The coal ministry is reaching out to other ministries to put an end to the exercise of classifying coal fields into ‘go’ and ‘no go’ areas according to their forest cover. The ministry has circulated a Cabinet note, which make the argument that mining should be allowed across the country wherever there are proven coal reserves . In the meantime, the coal ministry has rallied end-user ministries like power and steel around it.Put together, the ministries appeared to have painted a grim picture of slowing growth prospects. It is argued that paying too much attention to environmental concerns would in effect lead to “curtailment of energy source”. This move would “ultimately result in the country missing growth opportunities.”Building up the pressure, the steel ministry has asked that alternate coal blocks be allocated for its projects. In a letter to coal secretary C Balakrishnan earlier this month, steel secretary PK Misra has asked that coal blocks allocated in “no go” areas be swapped for blocks that can be mined. The ministry has argued that most of the allottees in the steel sector have “already made substantial investments in the end-use projects”.
The steel ministry has argued that “any hindrance” in the development of these coal blocks will affect the economic viability of the projects. The steel ministry has made it abundantly clear that the forest classification exercise will have adverse impact on the economy. The steel secretary wrote, “blocking the development of these coal blocks by categorizing them under “no go” area may not only adversely affect these on going steel projects, but may also impact future investments in the steel sector due to the shadow of uncertainty looming over the availability of this critical raw material.”
The power ministry has said that the exercise would put 660 MT coal out of reach every year. This would impact 1,30,000 MW of capacity. The ministry has cited that power developers have already spent . 27,384 crore and committed . 11,578 crore in end-use projects and . 589 crore in coal-related activities.
In its rush to maximize the production capacity of the state-owned Coal India, the coal ministry appears to have forgotten about the Forest Conservation Act, 1980. The forest law requires that all diversion of forest cover for uses that can be described as “non-forest” require the approval of the Forest Advisory Committee (FAC). The ‘go’and ‘no go’ exercise that the coal ministry is now objecting to does not do away with the FAC process.
The exercise was more in the nature of a time and resource saving executive device. The “no go” – “go” exercise is an effort to ensure efficient investment decisions, which would aid coal mining companies to focus on projects in areas that would not be rejected by the FAC. A senior environment ministry official said, “It makes no material difference to the outcome if the go/no-go exercise is aborted unilaterally . All projects go through the FAC process irrespective of the go/no-go exercise.”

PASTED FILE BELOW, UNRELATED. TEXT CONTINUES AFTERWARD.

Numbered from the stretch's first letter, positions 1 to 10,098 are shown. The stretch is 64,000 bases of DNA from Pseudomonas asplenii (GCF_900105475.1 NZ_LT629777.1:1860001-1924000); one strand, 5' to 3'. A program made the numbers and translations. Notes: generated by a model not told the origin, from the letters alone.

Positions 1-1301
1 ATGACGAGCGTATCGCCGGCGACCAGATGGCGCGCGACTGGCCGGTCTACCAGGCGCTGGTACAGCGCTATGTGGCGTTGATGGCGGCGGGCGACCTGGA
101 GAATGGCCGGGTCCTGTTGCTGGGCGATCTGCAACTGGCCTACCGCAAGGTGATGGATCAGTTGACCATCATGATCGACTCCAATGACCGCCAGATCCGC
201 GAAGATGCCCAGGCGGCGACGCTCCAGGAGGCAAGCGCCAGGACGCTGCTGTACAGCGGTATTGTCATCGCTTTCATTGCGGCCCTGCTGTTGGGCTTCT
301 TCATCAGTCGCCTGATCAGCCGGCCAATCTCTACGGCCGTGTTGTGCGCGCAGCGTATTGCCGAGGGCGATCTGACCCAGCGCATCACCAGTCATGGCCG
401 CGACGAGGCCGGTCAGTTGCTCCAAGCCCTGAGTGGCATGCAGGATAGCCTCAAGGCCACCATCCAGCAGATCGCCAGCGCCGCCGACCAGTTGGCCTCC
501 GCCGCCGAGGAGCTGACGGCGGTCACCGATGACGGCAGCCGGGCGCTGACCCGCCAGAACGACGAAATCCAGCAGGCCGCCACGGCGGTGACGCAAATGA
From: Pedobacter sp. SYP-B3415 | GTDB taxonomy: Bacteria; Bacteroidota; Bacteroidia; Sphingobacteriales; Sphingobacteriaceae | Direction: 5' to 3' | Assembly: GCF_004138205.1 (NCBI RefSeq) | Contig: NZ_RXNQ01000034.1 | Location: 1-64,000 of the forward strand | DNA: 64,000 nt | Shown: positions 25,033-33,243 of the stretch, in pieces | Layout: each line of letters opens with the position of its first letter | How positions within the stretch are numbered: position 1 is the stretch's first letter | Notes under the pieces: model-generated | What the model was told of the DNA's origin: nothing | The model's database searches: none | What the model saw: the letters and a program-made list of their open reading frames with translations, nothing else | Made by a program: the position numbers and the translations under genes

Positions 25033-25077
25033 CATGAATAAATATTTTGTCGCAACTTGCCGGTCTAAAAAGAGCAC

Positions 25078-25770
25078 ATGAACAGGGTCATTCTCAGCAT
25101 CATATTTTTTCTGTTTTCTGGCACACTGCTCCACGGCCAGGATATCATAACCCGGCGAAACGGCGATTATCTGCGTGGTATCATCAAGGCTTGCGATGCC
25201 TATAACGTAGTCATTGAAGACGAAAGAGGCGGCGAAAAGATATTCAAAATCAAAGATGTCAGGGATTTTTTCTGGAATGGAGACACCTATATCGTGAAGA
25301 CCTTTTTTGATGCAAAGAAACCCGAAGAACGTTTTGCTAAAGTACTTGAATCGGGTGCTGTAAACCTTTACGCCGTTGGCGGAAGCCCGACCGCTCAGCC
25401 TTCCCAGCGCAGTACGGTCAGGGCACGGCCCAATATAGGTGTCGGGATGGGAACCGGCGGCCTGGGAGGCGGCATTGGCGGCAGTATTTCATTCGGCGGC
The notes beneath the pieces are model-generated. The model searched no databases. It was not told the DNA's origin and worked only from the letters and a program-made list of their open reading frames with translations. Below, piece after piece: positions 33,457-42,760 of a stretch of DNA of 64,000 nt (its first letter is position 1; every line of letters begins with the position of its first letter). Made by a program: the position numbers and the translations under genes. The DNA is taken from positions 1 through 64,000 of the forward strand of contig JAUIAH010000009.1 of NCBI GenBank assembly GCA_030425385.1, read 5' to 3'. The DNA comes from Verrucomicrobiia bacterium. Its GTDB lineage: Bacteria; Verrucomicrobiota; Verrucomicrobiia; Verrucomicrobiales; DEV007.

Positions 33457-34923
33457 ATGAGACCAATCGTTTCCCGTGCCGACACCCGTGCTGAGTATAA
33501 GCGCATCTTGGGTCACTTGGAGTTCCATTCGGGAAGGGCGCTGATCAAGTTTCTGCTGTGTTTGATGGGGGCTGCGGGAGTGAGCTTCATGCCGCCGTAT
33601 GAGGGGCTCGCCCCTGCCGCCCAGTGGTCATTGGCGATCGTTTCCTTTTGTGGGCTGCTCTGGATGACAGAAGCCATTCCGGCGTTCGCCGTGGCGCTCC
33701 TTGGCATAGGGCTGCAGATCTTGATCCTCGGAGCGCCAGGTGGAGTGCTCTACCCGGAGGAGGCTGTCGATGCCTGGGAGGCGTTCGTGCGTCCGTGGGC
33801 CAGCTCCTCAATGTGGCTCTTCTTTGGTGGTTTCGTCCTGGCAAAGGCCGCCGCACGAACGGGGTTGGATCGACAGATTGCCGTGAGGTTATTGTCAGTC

A section of government is of the view that the coal ministry’s objections are based on a faulty understanding of the clearance process. “All projects involving forest areas have to be considered by the FAC before work can begin. This is not going to change,” an environment ministry official said.
The idea of demarcating coal blocks with forest cover as “go” and “no go” was floated by the ministry of coal and the Coal India Limited. A fact that the coal ministry piloted Cabinet note also acknowledges . The reason for this suggestion , a senior ministry official said, was to ensure that coal mining companies such as Coal India did not invest money and time working on prospecting and mining plans in areas where projects were unlikely to be given permission.
All projects in areas that involve diversion of forest land need to be considered by the Forest Advisory Committee. The idea was that CIL would not spend time working on plans in areas where permission for mining was unlikely to be given. A senior government official close to the development said that “the exercise was taken up at the instance of the coal ministry and CIL. The results were unexpected and Coal India recoiled and backtracked.”
In its Cabinet note, the coal ministry says “any new criteria at this stage that causes us to reassess our resource base will not only push the power generation growth plans of the country but will also have its effects in the future when the climate change issue becomes more stringent.
Thus on the whole, it will only result in precious loss of time for building up our power generation capcity and energy supply capacity.” The ministry has argued that the initial study of nine coal fields put 203 of a total of 603 blocks in the “no go” category. A move that would put 660 MTof coal every year out of reach.